The Android 11 Developer Preview Is Here!

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Google has just dropped the Android 11 Developer Preview, and you can try it out on the Pixel 2, Pixel 3, Pixel 3a and Pixel 4 smartphones right now.

Yes, you read that right, no support for the original Pixel right now. That doesn't necessarily mean it won't get Android 11, it's just not getting the first developer preview.

You can download the Android 11 Developer Preview here.

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The beta for Android 11 is not yet available, but according to the Android Developers' website, it'll be available in "the coming weeks". So for now, you'll need to flash the factory image, and we have instructions on how to do that, right here.

Android 11 Preview timeline

Currently, Google is planning three Android 11 Developer Previews, followed by three public betas which will start in May. It is most likely that the first public beta will come at Google I/O which also takes place in May.

The final release for Android 11 will take place sometime in Q3 2020.

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This is mostly the same schedule we've had for the past few versions of Android. With a new preview or beta coming out just about every month, starting in February. And then the final release coming in either August or September. Keep in mind that Q3 starts July 1 and runs through September 30, so it could happen anytime in July, August or September.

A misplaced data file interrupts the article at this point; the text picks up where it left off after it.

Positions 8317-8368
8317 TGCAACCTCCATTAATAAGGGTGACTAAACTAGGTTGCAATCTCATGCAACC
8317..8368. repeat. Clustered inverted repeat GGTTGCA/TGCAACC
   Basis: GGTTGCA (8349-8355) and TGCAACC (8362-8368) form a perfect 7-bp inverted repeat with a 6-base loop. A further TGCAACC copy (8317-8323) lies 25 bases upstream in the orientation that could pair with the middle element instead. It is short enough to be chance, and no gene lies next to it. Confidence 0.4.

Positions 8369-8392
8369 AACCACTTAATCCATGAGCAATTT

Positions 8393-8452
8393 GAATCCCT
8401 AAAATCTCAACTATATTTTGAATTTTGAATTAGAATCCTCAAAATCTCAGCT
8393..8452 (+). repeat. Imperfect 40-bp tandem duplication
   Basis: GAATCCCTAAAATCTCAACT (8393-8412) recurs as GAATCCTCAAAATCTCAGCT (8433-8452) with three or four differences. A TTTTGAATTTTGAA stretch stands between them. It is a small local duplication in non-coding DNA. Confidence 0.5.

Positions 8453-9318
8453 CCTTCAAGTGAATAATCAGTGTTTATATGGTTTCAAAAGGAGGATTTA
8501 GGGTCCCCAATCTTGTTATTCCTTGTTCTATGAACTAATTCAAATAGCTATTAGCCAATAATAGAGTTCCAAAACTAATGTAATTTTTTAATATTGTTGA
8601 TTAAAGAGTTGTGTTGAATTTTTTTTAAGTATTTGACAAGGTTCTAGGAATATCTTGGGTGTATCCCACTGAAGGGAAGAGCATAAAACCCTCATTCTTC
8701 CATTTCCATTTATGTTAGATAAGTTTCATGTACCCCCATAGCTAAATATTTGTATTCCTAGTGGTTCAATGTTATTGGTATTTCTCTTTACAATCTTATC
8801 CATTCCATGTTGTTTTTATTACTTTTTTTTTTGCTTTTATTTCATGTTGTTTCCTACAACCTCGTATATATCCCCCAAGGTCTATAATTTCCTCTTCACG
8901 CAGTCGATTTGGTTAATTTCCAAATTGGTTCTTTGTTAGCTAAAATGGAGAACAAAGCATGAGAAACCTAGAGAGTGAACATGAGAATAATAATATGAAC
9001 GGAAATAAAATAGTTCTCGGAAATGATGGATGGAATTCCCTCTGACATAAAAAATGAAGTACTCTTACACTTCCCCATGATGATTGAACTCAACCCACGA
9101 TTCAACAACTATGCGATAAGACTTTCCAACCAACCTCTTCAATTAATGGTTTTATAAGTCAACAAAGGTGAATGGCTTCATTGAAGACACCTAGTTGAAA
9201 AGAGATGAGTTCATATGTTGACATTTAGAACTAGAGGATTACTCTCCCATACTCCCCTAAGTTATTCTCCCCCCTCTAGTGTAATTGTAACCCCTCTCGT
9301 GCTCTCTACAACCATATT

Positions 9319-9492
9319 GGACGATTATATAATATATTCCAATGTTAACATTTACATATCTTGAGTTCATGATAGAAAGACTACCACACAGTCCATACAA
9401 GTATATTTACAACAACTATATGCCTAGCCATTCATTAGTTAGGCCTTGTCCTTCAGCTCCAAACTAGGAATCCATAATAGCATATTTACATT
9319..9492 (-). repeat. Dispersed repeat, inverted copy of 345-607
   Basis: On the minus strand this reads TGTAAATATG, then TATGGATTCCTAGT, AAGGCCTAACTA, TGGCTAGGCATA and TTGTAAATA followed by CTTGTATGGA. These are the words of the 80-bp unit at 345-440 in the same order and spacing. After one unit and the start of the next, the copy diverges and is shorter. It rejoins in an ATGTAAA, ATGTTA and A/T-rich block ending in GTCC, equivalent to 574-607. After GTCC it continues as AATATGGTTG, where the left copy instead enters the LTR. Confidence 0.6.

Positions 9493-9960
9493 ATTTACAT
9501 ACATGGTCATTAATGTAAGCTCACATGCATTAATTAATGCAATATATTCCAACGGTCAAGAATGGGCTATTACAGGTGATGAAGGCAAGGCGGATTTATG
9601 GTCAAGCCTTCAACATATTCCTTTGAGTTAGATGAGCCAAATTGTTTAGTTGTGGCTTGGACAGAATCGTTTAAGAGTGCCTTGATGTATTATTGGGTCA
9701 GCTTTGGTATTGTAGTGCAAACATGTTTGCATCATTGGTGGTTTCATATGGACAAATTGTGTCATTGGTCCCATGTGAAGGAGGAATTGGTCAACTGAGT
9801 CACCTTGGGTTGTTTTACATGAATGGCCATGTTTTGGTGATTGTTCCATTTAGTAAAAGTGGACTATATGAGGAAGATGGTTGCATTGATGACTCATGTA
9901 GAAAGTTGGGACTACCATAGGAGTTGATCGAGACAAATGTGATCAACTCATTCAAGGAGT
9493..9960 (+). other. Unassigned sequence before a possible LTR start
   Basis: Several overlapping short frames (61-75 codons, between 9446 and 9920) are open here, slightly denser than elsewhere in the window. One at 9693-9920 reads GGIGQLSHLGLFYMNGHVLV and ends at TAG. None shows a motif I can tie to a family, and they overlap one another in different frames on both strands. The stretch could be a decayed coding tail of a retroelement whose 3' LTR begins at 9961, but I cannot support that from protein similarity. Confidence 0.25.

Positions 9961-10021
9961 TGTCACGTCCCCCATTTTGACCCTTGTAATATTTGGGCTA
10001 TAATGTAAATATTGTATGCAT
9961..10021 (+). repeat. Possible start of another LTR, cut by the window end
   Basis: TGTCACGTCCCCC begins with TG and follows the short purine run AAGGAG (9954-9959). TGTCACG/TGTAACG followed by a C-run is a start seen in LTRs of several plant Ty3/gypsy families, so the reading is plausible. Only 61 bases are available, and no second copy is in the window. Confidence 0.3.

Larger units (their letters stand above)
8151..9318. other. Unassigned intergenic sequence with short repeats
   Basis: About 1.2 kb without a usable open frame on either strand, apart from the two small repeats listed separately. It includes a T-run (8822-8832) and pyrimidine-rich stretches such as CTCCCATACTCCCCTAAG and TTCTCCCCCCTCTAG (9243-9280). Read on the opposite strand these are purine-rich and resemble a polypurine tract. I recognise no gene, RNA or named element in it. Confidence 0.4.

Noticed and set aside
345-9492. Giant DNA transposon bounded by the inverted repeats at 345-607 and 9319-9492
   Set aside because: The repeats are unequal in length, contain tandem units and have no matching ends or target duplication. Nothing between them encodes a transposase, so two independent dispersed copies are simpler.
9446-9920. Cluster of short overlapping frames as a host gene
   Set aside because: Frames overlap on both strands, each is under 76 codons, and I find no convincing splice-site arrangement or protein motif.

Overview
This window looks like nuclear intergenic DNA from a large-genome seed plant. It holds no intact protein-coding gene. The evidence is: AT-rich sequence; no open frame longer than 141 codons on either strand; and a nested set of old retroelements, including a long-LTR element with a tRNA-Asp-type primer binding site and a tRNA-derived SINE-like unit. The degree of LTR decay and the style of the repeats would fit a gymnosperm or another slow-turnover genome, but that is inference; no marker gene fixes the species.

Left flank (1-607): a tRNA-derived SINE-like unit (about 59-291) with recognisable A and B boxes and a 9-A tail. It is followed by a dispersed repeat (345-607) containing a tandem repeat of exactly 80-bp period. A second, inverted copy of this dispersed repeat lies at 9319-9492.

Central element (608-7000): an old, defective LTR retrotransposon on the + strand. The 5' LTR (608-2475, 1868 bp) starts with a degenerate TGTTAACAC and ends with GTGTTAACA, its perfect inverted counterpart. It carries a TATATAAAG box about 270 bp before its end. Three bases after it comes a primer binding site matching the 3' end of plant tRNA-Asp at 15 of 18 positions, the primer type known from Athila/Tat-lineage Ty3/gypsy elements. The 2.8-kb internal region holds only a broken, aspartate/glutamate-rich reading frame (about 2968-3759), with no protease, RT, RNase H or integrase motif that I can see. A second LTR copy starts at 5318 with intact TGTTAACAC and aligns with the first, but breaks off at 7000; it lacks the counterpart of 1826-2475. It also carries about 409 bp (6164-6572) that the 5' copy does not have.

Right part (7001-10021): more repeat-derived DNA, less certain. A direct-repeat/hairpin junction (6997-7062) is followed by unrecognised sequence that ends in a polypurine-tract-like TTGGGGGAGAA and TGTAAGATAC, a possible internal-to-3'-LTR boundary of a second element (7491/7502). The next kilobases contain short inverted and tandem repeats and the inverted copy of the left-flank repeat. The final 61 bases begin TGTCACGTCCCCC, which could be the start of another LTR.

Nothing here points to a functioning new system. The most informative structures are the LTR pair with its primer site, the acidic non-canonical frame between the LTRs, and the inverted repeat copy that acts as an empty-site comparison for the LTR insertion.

Don't install this on your main device!

This is the first developer preview for Android 11, so needless to say, this is still a very early build. And that means there will be plenty of bugs.

So as fair warning, do not install this preview on your main or daily driver smartphone. As it could become unusable, and that would be a very big deal, especially if you actually use your phone as a phone.

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Usually the second or third preview is a bit more stable. There are still bugs obviously, but not as many as in the first preview, which is almost like a pre-alpha build.

That is also why Google is keeping the preview as a flashing only build right now. Instead of allowing users to opt into the beta and have it sent to their device via OTA. That way Google is able to control how many people are actually using the beta. As flashing the full build is a lot more difficult and time consuming. And most users won't even both with it. So keep that in mind as well.